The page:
Boycott the Ender’s Game boycott!
It’s witch-hunt time again. Ender’s Game, a new, Hollywood sci-fi film is facing calls for a boycott because of the author of the book’s views on gay rights and of gay marriage.
Orson Scott Card, who wrote the novel in the 1980s, has argued on the record (in a Mormon magazine) that laws against gays ‘should remain on the books’, and more recently, that same-sex marriage legislation should not be passed. True to form, gay-rights groups, most notably Geek Out, are calling for a complete boycott of his work.
The admirable fact that Card has conceded to the democratic process seems lost on his detractors. Since the passing of gay-marriage legislation in several American states, Card has admitted that the issue is now moot and that he has effectively lost the argument. This has not stopped a number of groups and individuals who continue to agitate against his right to artistic expression.
Owing to fears of negative publicity, the film’s distributor, Lionsgate, discouraged the author from appearing at a Comic Con screening of Ender’s Game; all this despite the fact that none of Card’s books contain anything even remotely anti-gay.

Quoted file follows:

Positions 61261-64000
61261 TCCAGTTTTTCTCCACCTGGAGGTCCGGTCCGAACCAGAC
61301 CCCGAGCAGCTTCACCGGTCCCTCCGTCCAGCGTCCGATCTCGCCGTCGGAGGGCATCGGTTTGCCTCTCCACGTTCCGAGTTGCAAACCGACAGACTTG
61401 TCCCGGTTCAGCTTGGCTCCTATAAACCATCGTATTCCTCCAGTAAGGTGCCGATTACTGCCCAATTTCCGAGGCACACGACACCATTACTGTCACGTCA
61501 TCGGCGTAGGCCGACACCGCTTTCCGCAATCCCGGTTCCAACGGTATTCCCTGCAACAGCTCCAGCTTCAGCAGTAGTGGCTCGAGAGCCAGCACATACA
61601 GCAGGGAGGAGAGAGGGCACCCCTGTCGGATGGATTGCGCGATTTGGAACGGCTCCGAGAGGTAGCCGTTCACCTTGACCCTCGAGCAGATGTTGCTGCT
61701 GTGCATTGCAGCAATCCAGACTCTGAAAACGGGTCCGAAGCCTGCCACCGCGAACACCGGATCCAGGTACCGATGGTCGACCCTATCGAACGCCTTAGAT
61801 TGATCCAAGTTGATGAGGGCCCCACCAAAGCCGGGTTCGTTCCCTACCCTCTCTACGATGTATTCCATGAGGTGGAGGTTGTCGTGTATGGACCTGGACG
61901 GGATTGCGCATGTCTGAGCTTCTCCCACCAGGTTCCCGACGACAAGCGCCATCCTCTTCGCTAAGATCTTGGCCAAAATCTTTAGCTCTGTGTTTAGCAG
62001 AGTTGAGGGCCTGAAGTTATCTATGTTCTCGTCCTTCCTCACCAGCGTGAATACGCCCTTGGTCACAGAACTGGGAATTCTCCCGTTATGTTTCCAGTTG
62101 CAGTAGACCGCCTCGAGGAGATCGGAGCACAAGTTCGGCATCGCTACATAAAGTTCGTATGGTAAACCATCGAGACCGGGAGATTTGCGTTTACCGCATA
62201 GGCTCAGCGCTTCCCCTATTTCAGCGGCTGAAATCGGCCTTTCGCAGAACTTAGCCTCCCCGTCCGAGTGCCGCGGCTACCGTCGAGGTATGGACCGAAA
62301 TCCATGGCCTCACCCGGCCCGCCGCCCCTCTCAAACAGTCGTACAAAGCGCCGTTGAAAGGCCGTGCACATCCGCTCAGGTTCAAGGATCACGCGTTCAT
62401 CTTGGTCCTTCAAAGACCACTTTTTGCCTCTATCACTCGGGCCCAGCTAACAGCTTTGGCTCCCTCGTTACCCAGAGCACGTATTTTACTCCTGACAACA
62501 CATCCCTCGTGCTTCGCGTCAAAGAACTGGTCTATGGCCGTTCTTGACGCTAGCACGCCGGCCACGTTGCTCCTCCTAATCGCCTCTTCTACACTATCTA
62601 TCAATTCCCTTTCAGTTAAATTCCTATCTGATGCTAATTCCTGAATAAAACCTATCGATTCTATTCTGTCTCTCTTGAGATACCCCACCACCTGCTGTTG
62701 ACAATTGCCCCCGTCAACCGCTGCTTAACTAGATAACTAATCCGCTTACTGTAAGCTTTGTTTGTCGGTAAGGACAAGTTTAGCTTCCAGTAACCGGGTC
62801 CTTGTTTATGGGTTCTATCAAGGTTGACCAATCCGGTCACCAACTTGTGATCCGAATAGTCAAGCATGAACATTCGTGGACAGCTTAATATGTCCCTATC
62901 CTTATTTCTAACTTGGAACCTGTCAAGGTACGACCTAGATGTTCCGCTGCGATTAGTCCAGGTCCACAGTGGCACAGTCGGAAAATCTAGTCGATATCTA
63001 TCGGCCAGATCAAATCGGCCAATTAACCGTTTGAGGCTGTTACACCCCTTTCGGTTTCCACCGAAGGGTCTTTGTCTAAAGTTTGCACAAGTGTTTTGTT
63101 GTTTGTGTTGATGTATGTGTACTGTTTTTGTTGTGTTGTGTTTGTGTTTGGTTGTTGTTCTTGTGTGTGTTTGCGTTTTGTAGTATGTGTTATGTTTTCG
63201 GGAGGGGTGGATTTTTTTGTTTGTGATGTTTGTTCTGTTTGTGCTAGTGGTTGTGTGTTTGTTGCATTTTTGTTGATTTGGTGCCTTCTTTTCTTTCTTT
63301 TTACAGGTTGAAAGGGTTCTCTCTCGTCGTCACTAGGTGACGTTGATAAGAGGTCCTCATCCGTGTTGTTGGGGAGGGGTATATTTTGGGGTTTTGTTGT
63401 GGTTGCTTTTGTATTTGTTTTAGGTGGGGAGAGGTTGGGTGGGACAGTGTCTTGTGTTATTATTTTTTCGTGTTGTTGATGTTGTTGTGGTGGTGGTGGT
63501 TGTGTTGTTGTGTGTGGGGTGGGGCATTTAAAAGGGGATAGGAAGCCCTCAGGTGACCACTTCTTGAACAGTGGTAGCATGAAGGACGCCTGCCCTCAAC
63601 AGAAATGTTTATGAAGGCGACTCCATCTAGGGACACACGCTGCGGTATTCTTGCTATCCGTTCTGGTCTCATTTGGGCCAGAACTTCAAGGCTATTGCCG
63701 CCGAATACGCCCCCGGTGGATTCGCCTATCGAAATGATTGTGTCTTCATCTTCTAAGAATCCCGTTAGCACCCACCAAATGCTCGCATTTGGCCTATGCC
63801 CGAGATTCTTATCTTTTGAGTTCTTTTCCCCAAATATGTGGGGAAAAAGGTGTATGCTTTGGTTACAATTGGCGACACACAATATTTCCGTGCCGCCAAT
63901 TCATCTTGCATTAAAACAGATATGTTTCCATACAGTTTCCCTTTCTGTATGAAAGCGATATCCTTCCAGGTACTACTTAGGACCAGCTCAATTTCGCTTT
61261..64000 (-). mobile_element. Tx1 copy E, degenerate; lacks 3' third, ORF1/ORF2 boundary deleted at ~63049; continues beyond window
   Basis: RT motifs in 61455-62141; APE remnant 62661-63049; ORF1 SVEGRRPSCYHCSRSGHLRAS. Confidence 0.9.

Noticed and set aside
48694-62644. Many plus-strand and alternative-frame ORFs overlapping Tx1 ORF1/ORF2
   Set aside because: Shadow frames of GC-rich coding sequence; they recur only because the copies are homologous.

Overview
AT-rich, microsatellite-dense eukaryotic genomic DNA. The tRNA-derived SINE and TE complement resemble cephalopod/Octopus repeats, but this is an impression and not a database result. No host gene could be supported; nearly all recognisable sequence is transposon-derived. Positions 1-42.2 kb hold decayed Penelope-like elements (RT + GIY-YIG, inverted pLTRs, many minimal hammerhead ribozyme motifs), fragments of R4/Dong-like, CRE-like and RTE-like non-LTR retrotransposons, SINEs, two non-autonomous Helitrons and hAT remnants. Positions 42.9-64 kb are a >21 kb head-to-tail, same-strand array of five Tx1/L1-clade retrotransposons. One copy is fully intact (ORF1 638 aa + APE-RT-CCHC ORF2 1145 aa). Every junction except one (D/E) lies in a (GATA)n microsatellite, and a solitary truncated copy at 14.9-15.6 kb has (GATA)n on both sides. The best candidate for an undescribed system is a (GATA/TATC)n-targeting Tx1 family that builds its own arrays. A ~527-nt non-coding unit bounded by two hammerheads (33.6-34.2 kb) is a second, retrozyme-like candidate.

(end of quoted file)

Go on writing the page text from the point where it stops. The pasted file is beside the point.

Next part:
The danger of the actions of groups like Geek Out is two-fold. Firstly, a commitment to freedom of speech means supporting the right of anyone to say whatever they want, no matter how distasteful or against the grain. Demanding a boycott of an artist’s work encourages a herd mentality in which people who don’t toe the line are punished. Card’s life and the reception of his work has already been damaged by personal attacks and efforts to exclude him from his professional sphere; all of this because he chose to exercise his democratic right of free speech.
The second danger surrounds the ever-recurring debate on the mixture of art and politics. What is so puzzling in this case is that Card’s art in no way reflects his political convictions. Geek Out, to achieve their own illiberal aims, are trying to tarnish his art by falsifying a link with his views. Even if successful, art and its appreciation should remain entirely separate from the personal life or political convictions of the artist.
We celebrate Nazi propagandist Leni Riefenstahl as one of the finest cinematographers that ever lived. No one is calling for a boycott of Woody Allen’s films despite persisting allegations of paedophilia. Should we boycott this harmless sci-fi blockbuster? No. Geek Out should leave Card, and us, alone.
Emmet Livingstone is a writer based in Montreal and a former spiked intern.
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